Mondo Duplantis breaks own pole vault world record

 Armand Duplantis of Sweden competes in the Men's Pole Vault during the 2023 Prefontaine Classic and Wanda Diamond League Final at Hayward Field on September 17, 2023 in Eugene, Oregon.

Armand Duplantis of Sweden competes in the Men’s Pole Vault during the 2023 Prefontaine Classic and Wanda Diamond League Final at Hayward Field on September 17, 2023 in Eugene, Oregon. Duplantis went on to set a new world record in the event. Ali Gradischer/Getty Images/AFP (Photo by Ali Gradischer / GETTY IMAGES NORTH AMERICA / Getty Images via AFP)

Sweden’s Armand “Mondo” Duplantis made the extraordinary look almost routine yet again as he broke his own pole vault world record, clearing 6.23 meters at the Eugene Diamond League finale on Sunday.

The performance shaved one centimeter off his previous best of 6.22 set in France in February.

It was the seventh world record for the back-to-back world champion, who soared over the rest of the field at the season-ending meeting as EJ Obiena of the Philippines finished second with 5.82 and American Sam Kendricks took third with 5.72.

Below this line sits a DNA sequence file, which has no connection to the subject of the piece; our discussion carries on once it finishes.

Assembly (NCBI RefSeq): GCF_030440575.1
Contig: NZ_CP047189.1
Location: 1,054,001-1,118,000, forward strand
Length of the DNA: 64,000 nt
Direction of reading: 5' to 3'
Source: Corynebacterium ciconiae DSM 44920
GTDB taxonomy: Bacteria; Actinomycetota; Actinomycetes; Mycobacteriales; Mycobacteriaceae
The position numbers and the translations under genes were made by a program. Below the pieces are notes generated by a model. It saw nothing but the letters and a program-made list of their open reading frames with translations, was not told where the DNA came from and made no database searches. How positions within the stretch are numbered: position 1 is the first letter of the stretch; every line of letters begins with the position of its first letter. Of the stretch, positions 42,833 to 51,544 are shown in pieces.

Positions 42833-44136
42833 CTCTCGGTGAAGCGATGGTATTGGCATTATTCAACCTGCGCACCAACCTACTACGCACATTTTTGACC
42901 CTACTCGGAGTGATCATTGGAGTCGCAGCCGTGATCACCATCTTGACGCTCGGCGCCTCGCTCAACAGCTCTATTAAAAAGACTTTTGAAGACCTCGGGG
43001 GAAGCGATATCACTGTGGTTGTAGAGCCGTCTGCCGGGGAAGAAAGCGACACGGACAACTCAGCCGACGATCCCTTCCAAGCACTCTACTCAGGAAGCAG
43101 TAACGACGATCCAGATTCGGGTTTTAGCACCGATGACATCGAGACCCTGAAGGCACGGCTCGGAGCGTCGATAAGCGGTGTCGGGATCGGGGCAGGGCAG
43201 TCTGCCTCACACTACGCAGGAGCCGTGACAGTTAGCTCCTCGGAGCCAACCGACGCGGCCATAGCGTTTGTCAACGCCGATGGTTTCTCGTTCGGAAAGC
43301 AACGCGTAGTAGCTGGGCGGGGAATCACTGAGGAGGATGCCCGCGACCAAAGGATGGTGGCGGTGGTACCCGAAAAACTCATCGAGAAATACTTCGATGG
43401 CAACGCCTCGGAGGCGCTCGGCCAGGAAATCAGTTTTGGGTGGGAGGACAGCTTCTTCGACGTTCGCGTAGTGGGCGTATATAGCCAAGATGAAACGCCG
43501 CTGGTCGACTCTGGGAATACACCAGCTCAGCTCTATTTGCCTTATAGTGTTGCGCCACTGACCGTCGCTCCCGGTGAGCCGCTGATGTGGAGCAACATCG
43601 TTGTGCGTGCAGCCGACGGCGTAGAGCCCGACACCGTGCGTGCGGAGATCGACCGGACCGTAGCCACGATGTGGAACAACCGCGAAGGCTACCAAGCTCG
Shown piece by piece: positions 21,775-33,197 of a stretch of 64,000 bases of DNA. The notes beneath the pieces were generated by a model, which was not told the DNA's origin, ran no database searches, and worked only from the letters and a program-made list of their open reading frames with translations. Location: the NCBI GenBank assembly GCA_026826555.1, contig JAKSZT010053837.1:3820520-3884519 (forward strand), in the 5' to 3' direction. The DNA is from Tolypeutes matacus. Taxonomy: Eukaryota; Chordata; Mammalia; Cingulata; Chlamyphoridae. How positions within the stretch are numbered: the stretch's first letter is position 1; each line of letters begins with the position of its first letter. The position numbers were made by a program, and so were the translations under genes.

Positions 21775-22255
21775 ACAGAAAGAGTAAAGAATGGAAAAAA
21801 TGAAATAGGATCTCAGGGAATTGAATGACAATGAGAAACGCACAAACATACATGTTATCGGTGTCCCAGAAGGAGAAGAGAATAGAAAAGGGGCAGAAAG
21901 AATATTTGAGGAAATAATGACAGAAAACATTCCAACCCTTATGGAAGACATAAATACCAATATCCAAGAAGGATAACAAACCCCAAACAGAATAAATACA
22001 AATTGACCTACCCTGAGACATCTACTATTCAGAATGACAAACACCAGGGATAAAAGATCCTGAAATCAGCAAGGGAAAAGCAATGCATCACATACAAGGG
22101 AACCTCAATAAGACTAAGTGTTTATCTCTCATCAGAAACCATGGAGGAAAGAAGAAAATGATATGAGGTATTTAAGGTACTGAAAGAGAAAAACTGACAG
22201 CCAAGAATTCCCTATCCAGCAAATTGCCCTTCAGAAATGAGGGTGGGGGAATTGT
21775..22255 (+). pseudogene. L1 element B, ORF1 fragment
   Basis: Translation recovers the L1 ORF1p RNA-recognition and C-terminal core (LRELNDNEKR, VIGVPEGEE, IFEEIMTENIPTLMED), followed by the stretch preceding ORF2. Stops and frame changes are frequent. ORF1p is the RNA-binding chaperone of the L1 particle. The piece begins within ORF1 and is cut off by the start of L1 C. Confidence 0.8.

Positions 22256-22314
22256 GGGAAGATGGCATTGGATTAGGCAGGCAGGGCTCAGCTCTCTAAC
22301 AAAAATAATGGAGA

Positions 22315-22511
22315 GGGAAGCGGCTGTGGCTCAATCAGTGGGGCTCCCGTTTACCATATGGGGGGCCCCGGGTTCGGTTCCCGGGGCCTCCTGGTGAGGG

The fans at Hayward Field held their breath as the Olympic champion Duplantis nudged the bar when he cleared the record height, before erupting with cheers.

With his family there to witness the occasion, Duplantis jumped up and down in joy before sprinting to his team, who hoisted him into the air.

“I don’t remember the jump. I’m dead serious… I just knew that it was going to be really close,” he said in televised remarks.

“I knew that when I was over the bar just to not panic because I knew I was going to have to squeeze over a little bit. I don’t know, I just looked up and the bar was still there – I don’t know, it’s hard to explain.”

The record-breaking performance was exactly how he wanted to end his extraordinary season after he tried and failed to clear his own record mark at the world championships in Budapest.

He is expected to be one of the biggest attractions in athletics at the 2024 Paris Olympics.

“It was the most family I’ve had at a competition since high school. So that’s an unbelievable feeling, especially because those are the people I want to make the most proud,” said Duplantis.

“Could be a worse way to end (the year). I feel good about it – nice to go out with a bang.”

It was the second world record that the crowd in Eugene witnessed on Sunday, after Ethiopia’s Gudaf Tsegay smashed the women’s 5,000 metres world record with a run of 14 minutes 00.21 seconds.

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